Another problem with this Solo vs. Sola Scriptura distinction, is that the folks who make this distinction actually argue with me as if Scripture is indeed the only authority on matters of faith and morals.  In other words, they may talk about other types of authority in Christianity besides Scripture, but when it comes down to arguing matters of doctrine with Catholics, what do they do?  They tell the Catholic that if it isn’t found in Scripture, then it can’t be an authentic Christian belief.  I have never, ever, had a Protestant appeal to the authority of the Church, or to a Church Council, or to tradition, or to one of the Ecumenical Creeds to tell me I was wrong.  Never!  

I have never had anyone tell me that some Catholic belief is contrary to one of the Ecumenical Creeds, or to one of the Church Councils, or to tradition, or anything of the sort.  The one and only question I get is: “Where is that in the Bible?”  And, should I appeal to Tradition, or to a Church Council, or to Church authority, I am always and forever told, “That’s not from the Bible, so I don’t have to accept it because it holds no authority.”  In other words, on the one hand, some folks try to make a distinction between Solo and Sola Scriptura, but when it comes down to it, they argue from a Solo Scriptura position - that Scripture is the only authority in all matters pertaining to Christian doctrine and morals.  

Finally, one last problem with this whole Solo vs. Sola Scriptura thing.  In one of the major articles I’ve seen arguing that this distinction between Solo and Sola Scriptura is a real and important distinction - an article written by a gentleman named Keith Mathison, who has a Master of Arts in Theological Studies from Reformed Theological Seminary - the author emphasized how Solo Scriptura, as opposed to Sola Scriptura, “...undermines the legitimate ecclesiastical authority established by Christ. It negates the duty to submit to those who rule over you, because it removes the possibility of an authoritative teaching office in the Church.”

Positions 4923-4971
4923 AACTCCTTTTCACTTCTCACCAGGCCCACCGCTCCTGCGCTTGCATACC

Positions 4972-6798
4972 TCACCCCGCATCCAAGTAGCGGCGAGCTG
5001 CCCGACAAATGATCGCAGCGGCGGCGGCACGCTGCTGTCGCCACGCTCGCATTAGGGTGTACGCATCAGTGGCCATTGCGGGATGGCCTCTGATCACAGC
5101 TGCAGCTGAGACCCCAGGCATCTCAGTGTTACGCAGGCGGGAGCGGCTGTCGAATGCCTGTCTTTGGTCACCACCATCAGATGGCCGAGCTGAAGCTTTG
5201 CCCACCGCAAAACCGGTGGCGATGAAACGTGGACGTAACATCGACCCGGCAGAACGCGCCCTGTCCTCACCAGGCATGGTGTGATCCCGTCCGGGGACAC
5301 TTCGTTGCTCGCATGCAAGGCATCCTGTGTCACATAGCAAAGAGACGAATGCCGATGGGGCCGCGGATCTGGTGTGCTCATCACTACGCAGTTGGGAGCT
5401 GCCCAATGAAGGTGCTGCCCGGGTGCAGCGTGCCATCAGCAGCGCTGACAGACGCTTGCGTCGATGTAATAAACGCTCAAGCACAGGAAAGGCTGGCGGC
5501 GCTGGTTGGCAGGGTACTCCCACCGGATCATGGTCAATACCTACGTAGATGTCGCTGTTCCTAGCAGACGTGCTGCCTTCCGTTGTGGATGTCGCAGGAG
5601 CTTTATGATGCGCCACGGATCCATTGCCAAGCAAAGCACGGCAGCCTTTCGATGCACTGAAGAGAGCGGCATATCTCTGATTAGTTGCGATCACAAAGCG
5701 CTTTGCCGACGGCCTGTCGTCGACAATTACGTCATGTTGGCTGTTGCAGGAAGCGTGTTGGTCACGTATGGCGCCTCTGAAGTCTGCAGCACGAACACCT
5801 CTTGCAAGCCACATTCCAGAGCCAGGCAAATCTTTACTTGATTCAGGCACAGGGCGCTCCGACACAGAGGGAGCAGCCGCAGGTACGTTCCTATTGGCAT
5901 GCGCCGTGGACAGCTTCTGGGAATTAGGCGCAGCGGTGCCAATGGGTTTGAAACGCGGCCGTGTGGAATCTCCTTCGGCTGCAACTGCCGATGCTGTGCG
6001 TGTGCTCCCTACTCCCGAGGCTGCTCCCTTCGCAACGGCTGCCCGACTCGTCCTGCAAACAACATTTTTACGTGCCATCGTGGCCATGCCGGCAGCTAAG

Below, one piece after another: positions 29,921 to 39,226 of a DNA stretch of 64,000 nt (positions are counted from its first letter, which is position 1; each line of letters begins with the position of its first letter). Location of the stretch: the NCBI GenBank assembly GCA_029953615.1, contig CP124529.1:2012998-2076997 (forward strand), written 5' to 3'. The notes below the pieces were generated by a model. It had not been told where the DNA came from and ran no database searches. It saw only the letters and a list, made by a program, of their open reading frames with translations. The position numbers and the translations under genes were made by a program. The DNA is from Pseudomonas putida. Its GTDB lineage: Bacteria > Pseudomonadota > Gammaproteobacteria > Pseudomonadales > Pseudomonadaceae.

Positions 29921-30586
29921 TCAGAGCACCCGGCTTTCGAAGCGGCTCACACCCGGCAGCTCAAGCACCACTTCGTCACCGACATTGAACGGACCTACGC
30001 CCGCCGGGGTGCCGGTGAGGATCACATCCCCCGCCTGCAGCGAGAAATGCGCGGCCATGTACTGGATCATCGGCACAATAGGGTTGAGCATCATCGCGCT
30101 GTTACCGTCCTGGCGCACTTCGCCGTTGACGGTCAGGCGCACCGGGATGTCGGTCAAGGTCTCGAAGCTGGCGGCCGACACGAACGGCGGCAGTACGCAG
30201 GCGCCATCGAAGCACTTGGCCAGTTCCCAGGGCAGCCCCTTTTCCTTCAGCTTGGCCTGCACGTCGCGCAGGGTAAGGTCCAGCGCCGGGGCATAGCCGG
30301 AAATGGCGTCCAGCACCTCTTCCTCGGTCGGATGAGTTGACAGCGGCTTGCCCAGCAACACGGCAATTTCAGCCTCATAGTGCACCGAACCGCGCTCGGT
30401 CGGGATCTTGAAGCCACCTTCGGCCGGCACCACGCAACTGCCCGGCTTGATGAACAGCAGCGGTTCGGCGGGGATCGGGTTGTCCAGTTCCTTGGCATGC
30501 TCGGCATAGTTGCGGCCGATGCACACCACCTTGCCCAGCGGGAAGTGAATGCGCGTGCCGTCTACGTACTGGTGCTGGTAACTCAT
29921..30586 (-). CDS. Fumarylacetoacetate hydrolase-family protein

Uhmm...doesn’t that pretty much describe what Martin Luther did?  He undermined the “legitimate ecclesiastical authority established by Christ.”  And, he did not “submit to those who rule[d] over [him],” and he rejected the “authoritative teaching office of the Church.”  So, cannot one argue that Martin Luther was a believer in, and practitioner of, Solo Scriptura?  

I could go on for another few pages with more arguments on this matter, but I think what I’ve written so far will suffice to prove my point: The distinction between Solo vs. Sola Scriptura is a distinction without a difference.  Folks can argue all they want about some theoretical difference between the two, but when it comes down to it, there is no practical difference between the two, which is why the vast majority of Protestants hold to the definition of Sola Scriptura that I have given above, and which I will use throughout this book.  

I keep wondering how it is any Protestant who holds to the ideals of the “Reformation,” can  claim to believe that there is any authority other than Scripture, whether it be the authority of the Church or of tradition, when Martin Luther himself rejected and undermined that authority and did not adhere to his “duty to submit to those who rule over you?” 


I hope all of you have a great week.  I probably won't be able to get a newsletter out this coming week, as I'll be traveling, but I should be able to pick back up with chapter 3 the following week.  I hope and pray your Lent has been spiritually rewarding so far.  'Til next time...

Apologetics for the Masses